* ICCAW is a state-wide coalition of family farmers and community groups advocating for sound policies and practices that protect the environment, human health, and rural quality of life from the impacts of large-scale, industrialized livestock production facilities in Illinois. A majority of its members are family farmers and rural residents that live near large-scale livestock facilities that have been adversely impacted by the problems they create.


Triumph Foods...How it would affect the Quad Cities - READ HERE

 

Triumph Used Its Own Immigrant Workforce and Out-of-State Contractors to Build its St. Joseph, Missouri Plant. No Local or Union Workers were employed by the project.

 

The mayor of St. Joseph, MO is David Jones, he took office in April 2002 he and former council member John Shea, Sr. (the lone council member voting for the Seaboard plant just two years prior 1) were instrumental in bringing Triumph Foods to town. Just two years before the city said "NO HOG KILLING PLANT" within a hundred miles of St. Joseph, now the city is throwing more money at Triumph than you can imagine.

Article Title :"Mayor's re-election funding on track" Dated 7/16/05:
The mayor's campaign is "shocked" by it's fund raising success.Turns out that the 2005 second-quarter filings showed that two-thirds of his campaign funds came from people and business not located in St. Joseph. In May the existence of a letter from none other than Mr. Rick Hoffman became public. The letter? Mr. Hoffman was soliciting donations from contractors that were working on his new plant in St. Joe. Well okay, but the contractors were local contractors and appreciated what the mayor had accomplished - not so fast - maybe not....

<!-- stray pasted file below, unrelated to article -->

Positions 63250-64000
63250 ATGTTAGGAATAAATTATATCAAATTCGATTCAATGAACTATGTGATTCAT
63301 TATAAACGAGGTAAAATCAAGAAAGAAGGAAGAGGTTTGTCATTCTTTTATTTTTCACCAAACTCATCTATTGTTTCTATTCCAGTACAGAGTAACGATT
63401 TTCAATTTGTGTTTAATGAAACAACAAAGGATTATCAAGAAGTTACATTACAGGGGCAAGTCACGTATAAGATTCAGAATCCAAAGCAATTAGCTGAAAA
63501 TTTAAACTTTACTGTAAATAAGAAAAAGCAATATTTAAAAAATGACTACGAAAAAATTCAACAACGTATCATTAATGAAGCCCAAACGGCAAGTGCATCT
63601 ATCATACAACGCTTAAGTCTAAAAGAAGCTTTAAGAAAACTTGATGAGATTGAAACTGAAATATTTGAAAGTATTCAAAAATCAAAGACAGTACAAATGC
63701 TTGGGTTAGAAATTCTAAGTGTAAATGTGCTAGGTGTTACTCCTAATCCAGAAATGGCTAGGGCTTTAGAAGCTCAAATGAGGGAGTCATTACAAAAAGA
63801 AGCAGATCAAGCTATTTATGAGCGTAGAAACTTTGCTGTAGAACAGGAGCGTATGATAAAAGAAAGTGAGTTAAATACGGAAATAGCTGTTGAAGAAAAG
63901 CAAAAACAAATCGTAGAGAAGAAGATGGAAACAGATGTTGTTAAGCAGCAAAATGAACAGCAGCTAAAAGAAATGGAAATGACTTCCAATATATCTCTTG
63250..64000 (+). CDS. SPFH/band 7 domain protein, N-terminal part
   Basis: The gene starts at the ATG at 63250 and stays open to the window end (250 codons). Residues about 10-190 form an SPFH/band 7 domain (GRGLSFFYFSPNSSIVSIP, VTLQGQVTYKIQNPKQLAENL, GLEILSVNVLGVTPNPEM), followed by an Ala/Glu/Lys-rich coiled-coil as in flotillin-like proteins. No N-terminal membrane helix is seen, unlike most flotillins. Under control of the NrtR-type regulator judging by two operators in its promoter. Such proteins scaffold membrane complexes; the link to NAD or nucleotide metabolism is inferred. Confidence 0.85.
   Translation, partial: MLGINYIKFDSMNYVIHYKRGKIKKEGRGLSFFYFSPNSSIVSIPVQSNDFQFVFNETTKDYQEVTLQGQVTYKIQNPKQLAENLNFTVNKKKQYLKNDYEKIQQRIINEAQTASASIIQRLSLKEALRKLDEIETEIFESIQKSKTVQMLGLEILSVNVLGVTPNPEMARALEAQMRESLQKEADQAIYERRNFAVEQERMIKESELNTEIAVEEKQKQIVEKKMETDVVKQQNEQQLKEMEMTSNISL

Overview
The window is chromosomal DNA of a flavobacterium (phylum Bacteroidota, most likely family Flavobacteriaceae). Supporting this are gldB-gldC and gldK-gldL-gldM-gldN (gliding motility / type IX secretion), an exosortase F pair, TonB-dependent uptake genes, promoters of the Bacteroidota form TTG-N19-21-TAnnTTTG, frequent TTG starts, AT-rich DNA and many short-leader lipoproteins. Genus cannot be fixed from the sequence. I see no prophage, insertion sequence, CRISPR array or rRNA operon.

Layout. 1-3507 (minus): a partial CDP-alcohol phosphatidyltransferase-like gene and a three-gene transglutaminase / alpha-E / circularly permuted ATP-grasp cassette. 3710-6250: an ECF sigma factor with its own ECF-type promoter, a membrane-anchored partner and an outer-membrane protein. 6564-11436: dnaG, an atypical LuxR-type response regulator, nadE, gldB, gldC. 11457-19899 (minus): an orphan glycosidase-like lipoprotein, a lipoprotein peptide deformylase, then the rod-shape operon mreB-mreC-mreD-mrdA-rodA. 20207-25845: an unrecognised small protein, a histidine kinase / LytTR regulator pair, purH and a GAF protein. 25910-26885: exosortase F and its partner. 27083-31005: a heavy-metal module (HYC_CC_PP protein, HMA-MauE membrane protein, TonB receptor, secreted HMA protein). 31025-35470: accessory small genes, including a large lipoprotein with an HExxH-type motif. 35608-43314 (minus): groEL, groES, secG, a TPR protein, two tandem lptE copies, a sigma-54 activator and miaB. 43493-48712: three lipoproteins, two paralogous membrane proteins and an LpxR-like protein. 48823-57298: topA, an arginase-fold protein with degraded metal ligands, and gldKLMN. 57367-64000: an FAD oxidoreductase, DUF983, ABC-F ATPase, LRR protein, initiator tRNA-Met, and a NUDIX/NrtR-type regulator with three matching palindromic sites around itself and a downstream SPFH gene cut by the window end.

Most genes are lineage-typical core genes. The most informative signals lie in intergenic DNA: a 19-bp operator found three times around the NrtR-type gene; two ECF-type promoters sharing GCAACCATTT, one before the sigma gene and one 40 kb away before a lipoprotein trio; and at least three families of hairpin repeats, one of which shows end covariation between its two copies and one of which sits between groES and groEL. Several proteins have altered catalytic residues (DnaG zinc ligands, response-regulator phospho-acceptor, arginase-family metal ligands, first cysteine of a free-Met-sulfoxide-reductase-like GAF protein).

Article Title: "A promise worth keeping" (date didn't print - will be posted)
TIF or Tax Increment Financing (the city gives up a significant portion of future property taxes) - supporters, which the mayor was a big proponent of, promised that the two big TIF projects - one of which was Triumph foods was a good trade off to offer because their large construction budgets would mean more jobs for the city. However, Triumph brought in their own immigrant workforce using out-of-state contractors! The local unions complained "It's
not doing the union contractors any good, it's not doing the non-union contractors any good, it's not doing the economy any good. There's no money staying here off of the project." The St. Joseph Building and Trade Council complained that the workers were sending the money back home. So, out-of-state contractors brought in by Triumph and solicited by Triumph's CEO Rick Hoffman, swell Mayor Jones' re-election campaign coffer and won't
benefit by the mayor's re-election because they will be gone by then. It appears that the beneficiaries of this are just two - they Mayor David Jones and Triumph's Rick Hoffman.

The July 16th article sited above seemed to indicate that the funds that were being raised might intimidate potential opponents.

Three days earlier a July 13th article "Keeping this secret in the bag" says it is no secret that Mayor Jones wants to raise $75,000 and then parenthetically states "with Triumph Foods CEO Rick Hoffman leading the campaign" for the mayor's next election. There's another mention of scaring off the competition and stating the voters better be a little worried.

 


 

The Triumph hog slaughterhouse story has spread to the West coast in the LA Times:
 

Hog-slaughterhouse plan stirs controversy over how meat is made
The uproar in an Illinois town reflects an intensifying national debate over how we raise, slaughter and process the livestock we consume.

August 31, 2010 | By Monica Eng

CLICK HERE TO READ THIS ARTICLE



SWINE FACTS